Louis Vuitton’s road to success began as an apprentice in a box-making and packing workshop, where he mastered his talents for creating practical and reliable travel cases. His skills and perseverance caught the attention of Empress Eugénie de Montijo, wife of Napoleon III, who appointed him as her personal box-maker and packer. This association positioned Vuitton as a reputable artisan among the French elite. His clientele soon expanded to include movers and shakers ranging from royals and nobles of Old Europe, to heirs and heiresses of the New World like Princess Lobanov de Rostov, Grand Duke Cyril of Russia, and Maharaja Hari Singh of Jammu-Kashmir.


Louis Vuitton’s Contributions to the Luggage Market

The brilliant Louis Vuitton single-handedly transformed the luggage industry with his extraordinary designs and craftsmanship. He introduced several groundbreaking features to his trunks, including flat tops and bottoms, secure locks, compartmentalized interiors, stackable designs, and lightweight yet durable materials. Vuitton’s trunks possessed a harmonious blend of functionality, aesthetic charm, and luxury, rendering them an irresistible necessity.


Louis Vuitton’s Legacy Through the Decades

Following Louis Vuitton’s passing in 1892, his son Georges Vuitton took the helm and further expanded the brand’s presence. Living up to his father’s legacy, Georges introduced new goods, opened additional boutiques, and invented the world-famous LV monogram. The Vuittons’ focus on family heritage and unquenchable thirst for business growth ensured the brand’s longevity and reputation.

In recent years, Louis Vuitton has continued to thrive under the artistic direction of visionaries like Marc Jacobs and Nicolas Ghesquière. Their contributions have propelled the brand to new heights of success. They explored collaborations with artists and designers, diversifying into ready-to-wear, SLGs (small leather goods), accessories, and more while staying true to founder Louis Vuitton’s legacy of exquisite artisanship.


3. Monsieur Thierry Hermès

Thierry Hermès, a proficient craftsman, established his namesake brand “Hermès” in 1837. Born in Krefeld, Germany, he relocated to Paris, France, and positioned himself as a purveyor of fine equestrian goods. Hermès’ intricate detailing and comfort-focused ergonomic designs quickly gained prominence among the highest social classes. In fact, his high-quality horse harnesses and saddlery garnered an impressive clientele of European nobles, with some sources saying, “It was rumored that coronations were sometimes postponed for years until Hermès could create original carriage designs.”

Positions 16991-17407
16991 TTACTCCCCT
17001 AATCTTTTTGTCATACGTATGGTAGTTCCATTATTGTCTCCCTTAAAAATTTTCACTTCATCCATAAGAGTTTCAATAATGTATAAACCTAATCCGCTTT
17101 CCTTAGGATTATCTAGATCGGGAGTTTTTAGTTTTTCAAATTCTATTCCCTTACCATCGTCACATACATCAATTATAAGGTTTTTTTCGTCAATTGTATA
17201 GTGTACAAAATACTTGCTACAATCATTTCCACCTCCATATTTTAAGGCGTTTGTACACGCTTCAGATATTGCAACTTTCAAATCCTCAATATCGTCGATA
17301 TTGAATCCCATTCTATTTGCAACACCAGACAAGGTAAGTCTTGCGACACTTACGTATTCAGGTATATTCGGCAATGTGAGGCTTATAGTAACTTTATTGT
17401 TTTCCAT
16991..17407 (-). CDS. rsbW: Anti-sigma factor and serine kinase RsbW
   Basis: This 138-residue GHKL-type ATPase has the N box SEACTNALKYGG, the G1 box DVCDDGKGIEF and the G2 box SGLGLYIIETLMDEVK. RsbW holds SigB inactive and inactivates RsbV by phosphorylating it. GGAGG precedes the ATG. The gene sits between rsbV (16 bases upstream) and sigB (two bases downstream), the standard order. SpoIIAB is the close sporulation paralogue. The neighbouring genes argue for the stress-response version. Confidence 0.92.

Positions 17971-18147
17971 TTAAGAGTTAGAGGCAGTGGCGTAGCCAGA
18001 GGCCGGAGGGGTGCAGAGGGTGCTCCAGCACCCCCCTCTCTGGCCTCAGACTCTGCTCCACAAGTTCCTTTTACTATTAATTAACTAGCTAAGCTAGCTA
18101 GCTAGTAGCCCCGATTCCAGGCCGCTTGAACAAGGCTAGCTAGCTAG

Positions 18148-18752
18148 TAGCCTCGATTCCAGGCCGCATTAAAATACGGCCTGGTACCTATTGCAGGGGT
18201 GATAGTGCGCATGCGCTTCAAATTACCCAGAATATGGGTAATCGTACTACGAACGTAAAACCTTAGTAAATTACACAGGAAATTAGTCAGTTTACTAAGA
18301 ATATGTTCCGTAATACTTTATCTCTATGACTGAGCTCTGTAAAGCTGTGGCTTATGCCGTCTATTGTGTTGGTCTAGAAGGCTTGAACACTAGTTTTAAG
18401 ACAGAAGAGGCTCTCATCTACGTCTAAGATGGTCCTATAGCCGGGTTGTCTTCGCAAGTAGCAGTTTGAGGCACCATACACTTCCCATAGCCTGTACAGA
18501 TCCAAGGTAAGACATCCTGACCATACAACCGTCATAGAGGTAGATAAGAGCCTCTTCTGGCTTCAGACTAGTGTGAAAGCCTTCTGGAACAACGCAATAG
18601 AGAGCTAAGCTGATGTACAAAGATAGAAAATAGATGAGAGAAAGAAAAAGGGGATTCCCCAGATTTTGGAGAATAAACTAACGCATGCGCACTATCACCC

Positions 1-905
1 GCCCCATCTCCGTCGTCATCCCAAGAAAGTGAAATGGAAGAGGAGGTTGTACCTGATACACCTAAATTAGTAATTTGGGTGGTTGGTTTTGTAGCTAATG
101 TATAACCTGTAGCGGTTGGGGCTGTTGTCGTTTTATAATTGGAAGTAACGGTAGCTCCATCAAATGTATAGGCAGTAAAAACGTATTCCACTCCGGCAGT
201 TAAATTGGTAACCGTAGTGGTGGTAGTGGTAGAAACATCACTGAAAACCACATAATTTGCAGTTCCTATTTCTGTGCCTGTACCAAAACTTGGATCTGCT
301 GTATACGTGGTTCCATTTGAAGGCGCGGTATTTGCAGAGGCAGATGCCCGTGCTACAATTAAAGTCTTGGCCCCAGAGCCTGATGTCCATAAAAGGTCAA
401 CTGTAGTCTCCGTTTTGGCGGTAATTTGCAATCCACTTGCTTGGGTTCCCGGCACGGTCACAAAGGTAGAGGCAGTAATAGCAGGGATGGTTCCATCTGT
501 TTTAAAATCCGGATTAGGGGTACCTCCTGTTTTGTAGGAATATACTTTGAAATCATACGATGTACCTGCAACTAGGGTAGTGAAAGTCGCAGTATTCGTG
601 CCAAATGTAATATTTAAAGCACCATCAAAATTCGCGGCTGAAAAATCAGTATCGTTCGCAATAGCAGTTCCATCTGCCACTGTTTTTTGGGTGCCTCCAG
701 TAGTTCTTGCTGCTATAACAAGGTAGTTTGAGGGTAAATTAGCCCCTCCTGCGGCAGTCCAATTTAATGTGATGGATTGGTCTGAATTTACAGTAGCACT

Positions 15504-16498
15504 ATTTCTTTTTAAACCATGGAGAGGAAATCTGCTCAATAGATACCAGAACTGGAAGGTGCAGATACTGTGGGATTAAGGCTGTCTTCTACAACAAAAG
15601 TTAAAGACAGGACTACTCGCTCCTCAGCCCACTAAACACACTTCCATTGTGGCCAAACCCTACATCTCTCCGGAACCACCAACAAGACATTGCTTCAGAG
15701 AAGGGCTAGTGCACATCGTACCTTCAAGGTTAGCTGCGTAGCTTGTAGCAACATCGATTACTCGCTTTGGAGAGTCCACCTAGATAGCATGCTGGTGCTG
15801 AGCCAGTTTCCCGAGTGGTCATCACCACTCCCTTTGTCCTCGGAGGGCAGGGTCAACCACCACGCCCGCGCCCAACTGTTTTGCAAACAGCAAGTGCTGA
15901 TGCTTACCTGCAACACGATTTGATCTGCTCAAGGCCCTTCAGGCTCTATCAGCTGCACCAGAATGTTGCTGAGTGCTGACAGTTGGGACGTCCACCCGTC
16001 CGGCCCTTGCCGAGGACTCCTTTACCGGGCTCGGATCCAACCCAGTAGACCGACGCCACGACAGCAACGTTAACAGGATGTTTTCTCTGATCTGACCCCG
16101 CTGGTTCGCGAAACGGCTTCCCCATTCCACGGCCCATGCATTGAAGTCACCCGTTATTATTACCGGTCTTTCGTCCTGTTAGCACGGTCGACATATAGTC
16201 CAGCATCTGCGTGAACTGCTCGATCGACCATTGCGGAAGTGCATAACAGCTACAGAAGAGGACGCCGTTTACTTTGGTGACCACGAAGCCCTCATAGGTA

Expanding the Brand’s Horizons

Upon Thierry Hermès’ passing in 1878, his son, Charles-Émile Hermès, took over the business. During his reign, the brand’s reputation for excellence spread further throughout Europe. 

Between the two world wars, significant lifestyle changes took place. Émile Hermès, the son of Charles-Émile, paved the way in revolutionizing the family-owned business. During a visit to Canada, he became captivated by the “close-all” opening and closing mechanism on the hood of a military car, an invention pioneered by Americans. In 1922, Émile Hermès gained a patent for this system, now famously known as the zip or zipper. The company has since incorporated this fastening mechanic into numerous handbags and leather goods.

Émile Hermès had a lifelong passion for collecting art, books, and curiosities. His successors continued to expand his collection, ensuring that it remained an endless source of inspiration for the creative endeavors of the house.


The Hermès Family’s Tradition of Excellence

The hands-on engagement and unwavering dedication of the Hermès family played a vital role in safeguarding the brand’s legacy. Across multiple generations, the family set out to uphold their founder’s principles: a devotion to craftsmanship, unparalleled quality, and meticulous attention to detail. This pursuit of excellence has allowed Hermès to maintain its reputation as a symbol of timeless luxury and sophistication. What’s more, with the Himalaya Birkin and Kelly being the most sought-after designer handbags among the rich and famous, it comes as no surprise that the brand is worth over $218 billion.


Remembering the Founders of Leading Luxury Brands

The visions, ideas, and values of Coco Chanel, Louis Vuitton, and Thierry Hermès – coupled with their successors’ talents and admiration for the original pioneers – have immortalized these fashion legends and their eponymous labels. From humble beginnings to expansion into international luxury brands, they have remained steadfast in providing the highest-quality goods with premium resale values. No wonder their popularity endures.